One of the most important parts of teaching is knowing how students learn. Many studies have been conducted researching the brain to understand how k-12 students – and humans in general – learn best. In a recent conversation with educational consultant, Dr. Marcia Tate, to discuss what brain-based learning is and how effective these teaching methods are in the classroom.
A Definition for Brain-Based Learning
Brain-based learning is essentially lesson plans and teaching methods that reflect the findings of how the brain learns best. Cognition Today defines brain-based learning as, “a paradigm of learning which addresses student learning and learning outcomes from the point of view of the human brain.” Teachers use research and implement teaching methods that have been designed specifically for the best retention and growth results. Marcia explained, “If we are teaching brains, we should be using strategies that align with the ways that people consume and retain information.”
A lot of the methods used in brain-based learning, as Marcia says, are not new strategies, they have been around for years. She explains that some of your best and favorite teachers in school used these strategies during your years of education – and that is probably why you still remember their lessons to this day.
These methods can be something as simple as just getting the students out of their chairs and walking around the classroom to activate brain stimulation. Many activities in the arts like listening to music or drawing can also be very effective ways to implement brain-based learning. With a progressive approach to new learning environments, older or traditional methods like brain-based learning can complement the ‘new age’ of learning methods well.
Use Brain-Based Learning in Your Classroom
Brain-based learning is not one size fits all. Different brain-based learning activities work better for different students. Some teachers might worry that brain-based learning won’t work in their classroom because they can’t do an assessment of each student to know what activity is best for them as an individual. Marcia emphasizes that there is no need for any pre-assessment of your students, just observe students as the school year begins to pick up on their habits or interests. Much of the brain research has been general and fits the needs for basic brain stimulation of the human being.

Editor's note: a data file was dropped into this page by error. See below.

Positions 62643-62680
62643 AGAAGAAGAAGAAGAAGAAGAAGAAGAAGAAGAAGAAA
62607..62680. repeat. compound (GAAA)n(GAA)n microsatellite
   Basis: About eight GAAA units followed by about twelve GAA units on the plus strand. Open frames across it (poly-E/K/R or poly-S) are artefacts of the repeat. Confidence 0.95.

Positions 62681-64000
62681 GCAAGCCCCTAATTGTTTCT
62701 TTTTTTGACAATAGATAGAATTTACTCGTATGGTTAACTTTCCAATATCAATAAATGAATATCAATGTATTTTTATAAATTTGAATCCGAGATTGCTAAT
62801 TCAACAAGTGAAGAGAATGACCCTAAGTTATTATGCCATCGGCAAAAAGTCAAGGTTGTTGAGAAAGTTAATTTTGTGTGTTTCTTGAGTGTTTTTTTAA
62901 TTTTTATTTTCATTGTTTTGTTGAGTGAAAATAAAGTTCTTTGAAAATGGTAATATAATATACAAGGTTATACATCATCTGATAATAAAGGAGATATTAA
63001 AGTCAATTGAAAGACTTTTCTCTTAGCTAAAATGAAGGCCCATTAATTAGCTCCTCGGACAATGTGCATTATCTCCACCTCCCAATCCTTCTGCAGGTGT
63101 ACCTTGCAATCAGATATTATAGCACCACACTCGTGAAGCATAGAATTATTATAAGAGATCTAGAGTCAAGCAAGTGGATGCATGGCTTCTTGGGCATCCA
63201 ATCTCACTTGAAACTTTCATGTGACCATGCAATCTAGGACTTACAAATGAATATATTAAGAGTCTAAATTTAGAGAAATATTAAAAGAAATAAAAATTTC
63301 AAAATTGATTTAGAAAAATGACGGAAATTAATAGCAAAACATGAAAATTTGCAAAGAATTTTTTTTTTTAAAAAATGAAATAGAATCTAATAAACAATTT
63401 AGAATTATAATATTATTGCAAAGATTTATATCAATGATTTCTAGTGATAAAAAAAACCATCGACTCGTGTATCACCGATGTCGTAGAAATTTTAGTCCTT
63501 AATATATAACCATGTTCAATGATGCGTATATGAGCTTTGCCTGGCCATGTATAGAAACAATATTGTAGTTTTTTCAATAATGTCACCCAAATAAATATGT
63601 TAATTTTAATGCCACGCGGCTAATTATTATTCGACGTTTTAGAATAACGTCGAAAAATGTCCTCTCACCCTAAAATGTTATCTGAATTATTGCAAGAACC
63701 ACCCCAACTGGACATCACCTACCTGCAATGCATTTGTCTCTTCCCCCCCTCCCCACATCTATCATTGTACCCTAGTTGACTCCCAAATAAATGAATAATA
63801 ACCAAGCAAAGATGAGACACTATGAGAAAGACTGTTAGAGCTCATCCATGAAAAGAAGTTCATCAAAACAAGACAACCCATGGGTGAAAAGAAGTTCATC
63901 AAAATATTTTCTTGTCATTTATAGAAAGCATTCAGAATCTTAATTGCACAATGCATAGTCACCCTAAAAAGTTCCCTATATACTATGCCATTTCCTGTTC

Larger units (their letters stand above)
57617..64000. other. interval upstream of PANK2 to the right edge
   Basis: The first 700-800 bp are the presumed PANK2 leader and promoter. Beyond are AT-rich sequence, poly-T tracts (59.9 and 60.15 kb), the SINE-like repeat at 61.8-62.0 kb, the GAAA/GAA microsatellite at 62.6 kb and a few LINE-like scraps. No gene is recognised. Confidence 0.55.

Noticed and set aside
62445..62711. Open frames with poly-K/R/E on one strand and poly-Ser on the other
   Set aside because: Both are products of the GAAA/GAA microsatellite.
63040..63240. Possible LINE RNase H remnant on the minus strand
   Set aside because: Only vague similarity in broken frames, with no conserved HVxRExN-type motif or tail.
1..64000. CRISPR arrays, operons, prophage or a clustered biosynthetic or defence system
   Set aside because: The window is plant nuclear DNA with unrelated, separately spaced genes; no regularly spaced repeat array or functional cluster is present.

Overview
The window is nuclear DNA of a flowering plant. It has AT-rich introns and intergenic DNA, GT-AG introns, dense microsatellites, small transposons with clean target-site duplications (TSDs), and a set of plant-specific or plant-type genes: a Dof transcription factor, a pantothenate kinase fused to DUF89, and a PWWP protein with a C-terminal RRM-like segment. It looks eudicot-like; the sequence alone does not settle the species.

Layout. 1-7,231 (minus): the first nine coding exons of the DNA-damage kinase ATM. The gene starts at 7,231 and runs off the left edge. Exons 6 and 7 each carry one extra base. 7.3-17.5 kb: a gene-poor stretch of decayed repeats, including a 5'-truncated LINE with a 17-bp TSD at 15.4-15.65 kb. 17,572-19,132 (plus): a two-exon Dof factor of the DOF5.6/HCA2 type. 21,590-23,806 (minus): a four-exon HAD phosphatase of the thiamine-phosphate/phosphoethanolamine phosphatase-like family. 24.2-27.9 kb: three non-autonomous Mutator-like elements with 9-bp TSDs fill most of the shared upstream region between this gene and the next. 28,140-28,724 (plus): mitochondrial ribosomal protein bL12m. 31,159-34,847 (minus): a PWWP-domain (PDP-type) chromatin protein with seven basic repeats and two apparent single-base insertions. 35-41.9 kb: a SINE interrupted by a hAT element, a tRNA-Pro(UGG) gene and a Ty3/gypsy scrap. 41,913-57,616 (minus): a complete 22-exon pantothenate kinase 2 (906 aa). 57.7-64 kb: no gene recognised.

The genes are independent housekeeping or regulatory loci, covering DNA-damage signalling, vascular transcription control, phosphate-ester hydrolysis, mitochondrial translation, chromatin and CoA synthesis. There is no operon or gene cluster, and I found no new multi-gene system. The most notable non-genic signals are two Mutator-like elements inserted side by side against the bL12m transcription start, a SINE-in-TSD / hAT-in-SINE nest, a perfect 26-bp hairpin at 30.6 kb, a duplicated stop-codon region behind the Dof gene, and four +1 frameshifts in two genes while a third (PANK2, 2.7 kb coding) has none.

A recommendation for educators, from Marcia, is to create a list of options of methods for teachers to choose from. Here is the list that Marcia shared
After reading an excerpt from a book or article, teachers can have students draw how that part of the text made them feel or connect colors to certain emotions throughout the text.
Having a class discussion not only helps with social behavior but teaches students how to be respectful and accurately create and support an argument.
Technology can be used in many different creative ways. A common way to incorporate technology into brain-based learning is to have students participate in partial online lessons to create independence and curiosity within a student.
Take a movement minute! Get students up out of their seats and get the blood pumping to their brain to enhance focus and overall mood.
Storytelling helps students to tap into their creative and imaginative side. Have students write in a journal every day for 30 mins to enhance writing skills and creativity.
6. Making/listening to music
Music can be a significant factor in creativity, memory, behavior, and learning. Certain types of music stimulate different parts of the brain that can be beneficial during learning.
These brain-based strategies are used most often in kindergarten but should be used throughout the entire duration of a students’ educational career. Each method can be applied to any grade level and works for any age of the student. These brain-based methods do not have an expiration date on their effectiveness.
Implementing an instructional strategy that best fits your students and effectively builds their overall learning and development skills is the most important part of learning. Brain-based methods tap into the creativity and curiosity of the brain to really see the most potential out of each student. Personalize your classroom with brain-based learning.
Listen to the full conversation with Dr. Marcia Tate on our Tackling Tech Podcast!
On this episode of Tackling Tech Podcast, powered by Dyknow, Brett McGrath talks with Dr. Marcia Tate, bestselling author of “Worksheets Don’t Grow Dendrites: 20 Instructional Strategies to Engage the Brain.” These brain-based strategies include drawing, discussion, movement, and storytelling, and are backed by extensive research and science, therefore, encourage social-emotional learning.
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